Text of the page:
New Delhi: The fall-out of the Antrix-Devas controversy has pushed the BJP-lead Centre into taking confusing positions that raise questions about how serious it is in pursuing whether there was wrongdoing in the UPA-era satellite communications deal.
According to legal documents reviewed by The Wire, the Modi government has used the Central Bureau of Investigation (CBI) investigation into the deal to bolster its case while fighting investor lawsuits worth hundreds of millions of dollars.
A total of three arbitration cases were slapped on India after the cancellation of the Antrix-Devas deal in 2011.
In the most recent legal challenge, at a Geneva-seated three-member arbitration tribunal, the Modi government has argued that the CBI’s initial probe shows that Devas’s investment was made illegally and thus constitutes legitimate grounds for having pulled the plug on the contract.
Closer home, however, the ruling Bharatiya Janata Party doesn’t appear to be taking the investigation into the satellite deal as seriously.
The saffron party recently inducted former ISRO chief Madhavan Nair into the party, as part of its state unit in Kerala. In 2016, Nair and other officials were named in the chargesheet filed by the CBI.
The CBI has alleged that Nair and a handful of others caused a loss of Rs 578 crore to the state exchequer by agreeing to a deal with Devas Multimedia.
While the investigative agency’s charges are yet to be proven in court – and all the named including Nair have denied the charges – it was only in December 2017 that the former ISRO boss was granted bail by a Delhi court.
Controversy and compensation
The ‘Antrix-Devas’ controversy is shorthand for a 2005 deal when Devas Multimedia entered into a contract with Antrix (ISRO’s commercial arm) wherein the space agency would launch two satellites and provide S-band spectrum to allow the telecommunications firm (Devas) to offer higher-speed broadband services across India.
The deal was hastily cancelled by the UPA government in 2011 after allegations of impropriety and corruption surfaced in The Hindu and Hindu Business Line. India, however, has officially maintained that the contract was cancelled because the valuable S-band spectrum was needed for defence and military purposes.
The manner in which the Centre pulled the plug on the deal, however, prompted Devas Multimedia and its investors to sue India through three arbitration cases. India has lost the first two cases, placing the country on the hook for over $1.5-billion in damages.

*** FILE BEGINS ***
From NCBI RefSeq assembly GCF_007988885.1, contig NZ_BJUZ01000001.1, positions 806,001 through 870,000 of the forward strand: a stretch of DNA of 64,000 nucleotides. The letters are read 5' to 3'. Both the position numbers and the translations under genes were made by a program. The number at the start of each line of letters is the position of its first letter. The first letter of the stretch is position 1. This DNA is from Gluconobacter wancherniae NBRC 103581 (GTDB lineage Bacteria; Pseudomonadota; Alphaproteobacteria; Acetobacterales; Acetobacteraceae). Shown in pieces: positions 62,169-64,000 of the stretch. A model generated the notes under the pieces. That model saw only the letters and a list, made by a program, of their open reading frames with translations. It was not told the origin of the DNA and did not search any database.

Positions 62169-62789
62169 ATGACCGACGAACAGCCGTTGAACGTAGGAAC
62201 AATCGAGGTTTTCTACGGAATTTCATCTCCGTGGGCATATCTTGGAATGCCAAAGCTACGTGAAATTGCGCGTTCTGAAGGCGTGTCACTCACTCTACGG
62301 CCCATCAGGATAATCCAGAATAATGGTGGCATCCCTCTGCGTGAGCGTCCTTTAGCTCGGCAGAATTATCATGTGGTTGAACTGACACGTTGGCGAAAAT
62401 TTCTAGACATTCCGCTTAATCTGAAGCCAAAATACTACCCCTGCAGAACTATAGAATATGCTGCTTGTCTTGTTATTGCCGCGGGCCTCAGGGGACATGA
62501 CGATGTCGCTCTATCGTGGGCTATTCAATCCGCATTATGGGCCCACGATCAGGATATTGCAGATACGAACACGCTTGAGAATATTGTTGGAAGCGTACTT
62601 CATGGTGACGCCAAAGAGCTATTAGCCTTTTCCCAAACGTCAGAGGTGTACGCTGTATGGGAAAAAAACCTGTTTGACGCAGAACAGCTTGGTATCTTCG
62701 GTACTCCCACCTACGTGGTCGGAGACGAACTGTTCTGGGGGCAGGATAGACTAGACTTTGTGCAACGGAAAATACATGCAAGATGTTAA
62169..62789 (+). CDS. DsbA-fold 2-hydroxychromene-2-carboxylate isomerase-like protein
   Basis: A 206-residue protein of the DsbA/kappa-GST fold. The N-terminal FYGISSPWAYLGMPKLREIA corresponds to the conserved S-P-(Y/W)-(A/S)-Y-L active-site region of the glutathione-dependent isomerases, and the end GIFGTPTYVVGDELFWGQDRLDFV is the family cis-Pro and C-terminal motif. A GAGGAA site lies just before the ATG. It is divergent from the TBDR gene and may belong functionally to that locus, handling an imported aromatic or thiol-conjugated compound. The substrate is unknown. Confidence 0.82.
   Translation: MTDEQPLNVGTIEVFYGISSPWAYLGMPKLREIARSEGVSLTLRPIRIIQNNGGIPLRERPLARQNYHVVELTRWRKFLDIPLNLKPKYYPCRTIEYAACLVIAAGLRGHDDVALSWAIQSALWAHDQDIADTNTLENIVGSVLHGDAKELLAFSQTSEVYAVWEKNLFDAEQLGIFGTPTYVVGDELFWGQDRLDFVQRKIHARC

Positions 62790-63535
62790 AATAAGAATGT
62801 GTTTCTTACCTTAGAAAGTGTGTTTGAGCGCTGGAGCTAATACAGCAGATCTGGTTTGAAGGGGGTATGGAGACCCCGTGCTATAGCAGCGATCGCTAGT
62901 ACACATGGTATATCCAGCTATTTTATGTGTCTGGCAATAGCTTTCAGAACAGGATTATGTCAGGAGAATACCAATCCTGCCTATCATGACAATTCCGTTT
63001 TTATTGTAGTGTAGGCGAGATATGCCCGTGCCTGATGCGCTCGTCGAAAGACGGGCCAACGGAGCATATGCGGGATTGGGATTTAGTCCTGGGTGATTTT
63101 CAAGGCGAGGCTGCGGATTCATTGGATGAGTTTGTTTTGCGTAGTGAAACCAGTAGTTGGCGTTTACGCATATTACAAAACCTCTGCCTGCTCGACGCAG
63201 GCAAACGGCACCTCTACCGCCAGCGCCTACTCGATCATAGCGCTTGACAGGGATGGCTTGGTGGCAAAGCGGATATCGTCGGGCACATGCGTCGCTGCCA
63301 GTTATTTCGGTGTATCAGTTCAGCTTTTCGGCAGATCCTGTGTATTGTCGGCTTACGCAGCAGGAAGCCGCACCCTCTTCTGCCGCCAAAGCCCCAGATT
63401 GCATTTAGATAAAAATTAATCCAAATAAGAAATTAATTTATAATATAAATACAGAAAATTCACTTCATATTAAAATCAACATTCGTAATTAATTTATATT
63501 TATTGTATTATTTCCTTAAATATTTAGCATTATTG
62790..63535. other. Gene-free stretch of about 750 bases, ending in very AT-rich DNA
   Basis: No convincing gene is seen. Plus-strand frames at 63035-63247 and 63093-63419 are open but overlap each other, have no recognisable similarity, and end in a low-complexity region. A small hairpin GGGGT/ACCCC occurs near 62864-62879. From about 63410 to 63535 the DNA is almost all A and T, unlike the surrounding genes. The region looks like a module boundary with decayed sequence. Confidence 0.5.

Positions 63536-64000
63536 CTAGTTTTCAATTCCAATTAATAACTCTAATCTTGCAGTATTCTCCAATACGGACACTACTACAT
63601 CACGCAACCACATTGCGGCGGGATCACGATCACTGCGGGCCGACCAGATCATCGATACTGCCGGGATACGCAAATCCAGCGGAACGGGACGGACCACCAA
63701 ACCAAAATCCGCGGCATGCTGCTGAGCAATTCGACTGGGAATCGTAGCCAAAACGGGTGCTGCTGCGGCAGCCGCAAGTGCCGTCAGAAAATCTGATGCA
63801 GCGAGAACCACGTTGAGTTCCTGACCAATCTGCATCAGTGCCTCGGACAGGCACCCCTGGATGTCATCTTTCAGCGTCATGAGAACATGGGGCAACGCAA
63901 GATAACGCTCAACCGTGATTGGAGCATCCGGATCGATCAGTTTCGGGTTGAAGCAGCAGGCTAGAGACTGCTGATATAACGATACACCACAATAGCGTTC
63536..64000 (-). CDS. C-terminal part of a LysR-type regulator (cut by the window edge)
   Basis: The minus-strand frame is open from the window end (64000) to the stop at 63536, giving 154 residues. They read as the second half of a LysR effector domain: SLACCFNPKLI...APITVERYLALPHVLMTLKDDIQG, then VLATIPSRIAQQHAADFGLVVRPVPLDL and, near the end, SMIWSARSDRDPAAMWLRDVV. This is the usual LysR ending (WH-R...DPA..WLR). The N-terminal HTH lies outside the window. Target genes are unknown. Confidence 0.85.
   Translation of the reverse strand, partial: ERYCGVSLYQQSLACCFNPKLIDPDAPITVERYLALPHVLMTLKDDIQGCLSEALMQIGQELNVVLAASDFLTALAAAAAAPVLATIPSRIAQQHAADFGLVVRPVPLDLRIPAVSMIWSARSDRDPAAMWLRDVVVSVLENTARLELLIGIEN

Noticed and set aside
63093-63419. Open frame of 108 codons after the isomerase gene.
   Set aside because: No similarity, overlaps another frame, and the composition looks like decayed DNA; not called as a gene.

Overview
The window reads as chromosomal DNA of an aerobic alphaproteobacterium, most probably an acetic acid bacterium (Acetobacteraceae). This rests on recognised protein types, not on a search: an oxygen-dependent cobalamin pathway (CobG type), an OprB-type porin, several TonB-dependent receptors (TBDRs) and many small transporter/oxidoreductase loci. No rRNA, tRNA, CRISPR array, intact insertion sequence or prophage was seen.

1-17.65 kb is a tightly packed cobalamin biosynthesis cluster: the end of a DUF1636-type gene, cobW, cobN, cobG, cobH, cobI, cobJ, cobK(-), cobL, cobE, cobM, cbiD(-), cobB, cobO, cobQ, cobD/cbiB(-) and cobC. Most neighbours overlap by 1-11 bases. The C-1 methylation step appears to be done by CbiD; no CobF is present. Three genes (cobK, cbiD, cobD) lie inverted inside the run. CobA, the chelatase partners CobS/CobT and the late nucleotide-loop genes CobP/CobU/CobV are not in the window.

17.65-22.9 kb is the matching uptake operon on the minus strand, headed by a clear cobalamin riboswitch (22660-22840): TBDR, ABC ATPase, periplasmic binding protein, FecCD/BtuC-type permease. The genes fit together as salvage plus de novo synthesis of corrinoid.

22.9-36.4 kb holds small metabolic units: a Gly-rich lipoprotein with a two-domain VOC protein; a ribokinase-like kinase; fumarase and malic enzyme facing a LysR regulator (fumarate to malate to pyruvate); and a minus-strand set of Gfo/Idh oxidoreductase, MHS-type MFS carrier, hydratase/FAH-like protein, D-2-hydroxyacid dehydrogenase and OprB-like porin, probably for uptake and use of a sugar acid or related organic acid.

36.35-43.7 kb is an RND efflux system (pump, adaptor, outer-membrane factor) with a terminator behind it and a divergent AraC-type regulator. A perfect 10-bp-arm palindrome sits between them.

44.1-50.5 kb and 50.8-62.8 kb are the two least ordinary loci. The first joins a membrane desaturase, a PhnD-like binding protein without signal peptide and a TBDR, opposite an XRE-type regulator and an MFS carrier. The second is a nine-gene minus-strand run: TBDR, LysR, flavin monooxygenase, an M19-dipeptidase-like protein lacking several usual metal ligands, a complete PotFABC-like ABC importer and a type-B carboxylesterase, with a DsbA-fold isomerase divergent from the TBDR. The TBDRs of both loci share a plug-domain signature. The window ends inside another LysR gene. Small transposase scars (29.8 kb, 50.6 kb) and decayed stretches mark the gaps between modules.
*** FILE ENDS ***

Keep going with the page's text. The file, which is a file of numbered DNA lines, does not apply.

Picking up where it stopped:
In the third arbitration case filed by German firm Deutsche Telekom, in which India has lost but the sentencing phase is still going on, legal documents show how both parties have wrangled over the reasons behind the cancellation of the Antrix-Devas deal.
Deutsche Telekom argued that India had junked the deal because of “political considerations arising out of corruption allegations (not involving Devas) against the Indian space authorities”.
In particular, the Bonn-based telecom company blames the UPA administration for being skittish over the 2G scam.
“The parties diverge on whether the bad publicity resulting from the 2G scandal and ensuing press allegations against the Government and Devas played a role in the Government’s eventual decision to annul the agreement,” the Geneva-seated three-member tribunal’s ruling, a copy of which The Wire has reviewed, reads.
Deutsche Telekom in particular points to two sets of dates that it feels show that the deal was cancelled because of nervousness on part of the 2G scandal, rather than any national need for the S-band spectrum.
The first is February 2, 2011, when former telecom minister A. Raja was arrested. Six days later, the company notes, on February 8, 2011, is when ISRO and the Department of Space announced that the Devas agreement was going to be terminated.
The second set of dates are October 22, 2009, which is when the CBI raided the Department of Telecommunication’s offices. Two weeks later, DoS joint secretary Vijay Anand “allegedly received a complaint that the S-band spectrum has also been leased to Devas on the basis of corrupt practices”.
While India has maintained that the contract was cancelled because S-band spectrum was needed for military and defence purposes, it slightly changed tack in October 2016 when it sent a letter to the tribunal on the CBI-related developments.
“In a letter dated October 24, 2016, the Respondent [India] brought to the Tribunal’s attention ‘certain recent developments in the Devas matter’, including the filing by India’s Central Bureau of Investigation (CBI) of criminal charges against a number of government officials, Devas and certain of Devas’ officers and directors”, the tribunal’’s ruling notes.
According to legal documents, the Modi government was trying to point out if the criminal charges upheld, it would “constitute additional grounds for dismissal [of the claims], as the alleged investment will not have been made in accordance with Indian law”.
India further noted “that the filing of such charges would warrant suspension of these [arbitration] proceedings pending resolution of the charges, as important issues of public policy are implicated”, and attached a copy of the CBI chargesheet.
While the tribunal eventually rejected this argument, The Wire has learned that India has adopted this stance in other legal cases in the United States, where it is trying to stop Devas from enforcing two arbitration awards it has won.
While using the CBI’s investigation is a sound legal strategy for the Indian government abroad, the BJP’s decision to induct Nair into the ruling party back home sends mixed signals.
“He has a lot of public goodwill and is an influential personality. His decision to join the BJP is a gain for the party,” P.S. Sreedharan Pillai, state BJP president, told the Telegraph two months ago.